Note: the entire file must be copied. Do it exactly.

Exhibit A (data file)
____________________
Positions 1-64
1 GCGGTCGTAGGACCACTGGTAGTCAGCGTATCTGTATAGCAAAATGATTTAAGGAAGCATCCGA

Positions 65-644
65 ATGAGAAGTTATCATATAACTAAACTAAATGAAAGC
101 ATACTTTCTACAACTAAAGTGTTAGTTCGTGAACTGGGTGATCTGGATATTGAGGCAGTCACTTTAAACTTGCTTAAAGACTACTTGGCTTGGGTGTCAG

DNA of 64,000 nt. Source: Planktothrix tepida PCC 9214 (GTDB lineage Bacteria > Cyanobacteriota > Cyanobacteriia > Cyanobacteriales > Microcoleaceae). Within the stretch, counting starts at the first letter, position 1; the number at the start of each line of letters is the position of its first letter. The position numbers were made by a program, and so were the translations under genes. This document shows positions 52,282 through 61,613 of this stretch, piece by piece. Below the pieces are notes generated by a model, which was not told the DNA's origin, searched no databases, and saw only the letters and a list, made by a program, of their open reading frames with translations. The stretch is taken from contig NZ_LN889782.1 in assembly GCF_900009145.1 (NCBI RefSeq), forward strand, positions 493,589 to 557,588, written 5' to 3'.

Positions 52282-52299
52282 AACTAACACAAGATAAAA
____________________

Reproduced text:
Positions 1-64
1 GCGGTCGTAGGACCACTGGTAGTCAGCGTATCTGTATAGCAAAATGATTTAAGGAAGCATCCGA

Positions 65-644
65 ATGAGAAGTTATCATATAACTAAACTAAATGAAAGC
101 ATACTTTCTACAACTAAAGTGTTAGTTCGTGAACTGGGTGATCTGGATATTGAGGCAGTCACTTTAAACTTGCTTAAAGACTACTTGGCTTGGGTGTCAG

DNA of 64,000 nt. Source: Planktothrix tepida PCC 9214 (GTDB lineage Bacteria > Cyanobacteriota > Cyanobacteriia > Cyanobacteriales > Microcoleaceae). Within the stretch, counting starts at the first letter, position 1; the number at the start of each line of letters is the position of its first letter. The position numbers were made by a program, and so were the translations under genes. This document shows positions 52,282 through 61,613 of this stretch, piece by piece. Below the pieces are notes generated by a model, which was not told the DNA's origin, searched no databases, and saw only the letters and a list, made by a program, of their open reading frames with translations. The stretch is taken from contig NZ_LN889782.1 in assembly GCF_900009145.1 (NCBI RefSeq), forward strand, positions 493,589 to 557,588, written 5' to 3'.

Positions 52282-52299
52282 AACTAACACAAGATAAAA